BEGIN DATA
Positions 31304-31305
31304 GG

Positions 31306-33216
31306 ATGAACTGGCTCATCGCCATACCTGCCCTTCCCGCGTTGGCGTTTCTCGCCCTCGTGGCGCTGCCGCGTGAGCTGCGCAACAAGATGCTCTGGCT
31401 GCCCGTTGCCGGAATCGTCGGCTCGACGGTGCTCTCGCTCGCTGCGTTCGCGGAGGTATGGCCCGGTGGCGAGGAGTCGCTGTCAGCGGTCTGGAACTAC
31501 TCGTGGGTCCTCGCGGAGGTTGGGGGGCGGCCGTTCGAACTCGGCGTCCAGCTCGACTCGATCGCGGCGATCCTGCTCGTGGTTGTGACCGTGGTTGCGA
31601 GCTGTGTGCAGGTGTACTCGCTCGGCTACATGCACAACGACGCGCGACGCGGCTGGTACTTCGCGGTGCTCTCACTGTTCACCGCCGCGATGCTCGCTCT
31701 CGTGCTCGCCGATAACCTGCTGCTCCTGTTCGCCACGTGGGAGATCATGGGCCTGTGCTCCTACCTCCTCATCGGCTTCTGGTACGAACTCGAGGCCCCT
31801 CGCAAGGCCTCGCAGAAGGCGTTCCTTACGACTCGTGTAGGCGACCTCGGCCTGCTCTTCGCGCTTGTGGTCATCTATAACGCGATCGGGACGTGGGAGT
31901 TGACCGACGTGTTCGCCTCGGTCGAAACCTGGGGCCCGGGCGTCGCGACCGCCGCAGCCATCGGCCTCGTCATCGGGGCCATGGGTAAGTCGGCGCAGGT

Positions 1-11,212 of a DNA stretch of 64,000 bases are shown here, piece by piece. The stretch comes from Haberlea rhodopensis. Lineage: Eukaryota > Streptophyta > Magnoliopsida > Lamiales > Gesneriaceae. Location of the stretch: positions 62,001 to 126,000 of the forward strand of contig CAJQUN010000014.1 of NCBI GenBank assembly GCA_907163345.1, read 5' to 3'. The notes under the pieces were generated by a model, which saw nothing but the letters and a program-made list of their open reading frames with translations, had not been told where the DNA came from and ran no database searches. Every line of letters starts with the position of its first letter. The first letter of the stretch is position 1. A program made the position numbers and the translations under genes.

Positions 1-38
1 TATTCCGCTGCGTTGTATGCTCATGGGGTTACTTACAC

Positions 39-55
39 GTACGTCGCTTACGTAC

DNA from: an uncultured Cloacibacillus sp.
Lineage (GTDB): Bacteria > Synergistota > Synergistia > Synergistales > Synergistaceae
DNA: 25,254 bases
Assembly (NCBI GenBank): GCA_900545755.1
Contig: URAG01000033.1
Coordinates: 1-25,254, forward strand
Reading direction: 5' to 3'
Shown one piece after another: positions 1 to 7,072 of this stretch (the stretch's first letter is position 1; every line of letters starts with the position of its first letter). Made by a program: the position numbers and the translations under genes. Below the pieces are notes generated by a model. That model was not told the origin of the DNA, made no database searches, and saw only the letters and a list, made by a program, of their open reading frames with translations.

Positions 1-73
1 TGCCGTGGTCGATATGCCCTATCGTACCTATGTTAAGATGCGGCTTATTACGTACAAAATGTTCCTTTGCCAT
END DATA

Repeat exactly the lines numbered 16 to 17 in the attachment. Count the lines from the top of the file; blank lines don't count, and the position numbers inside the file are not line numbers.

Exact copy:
DNA from: an uncultured Cloacibacillus sp.
Lineage (GTDB): Bacteria > Synergistota > Synergistia > Synergistales > Synergistaceae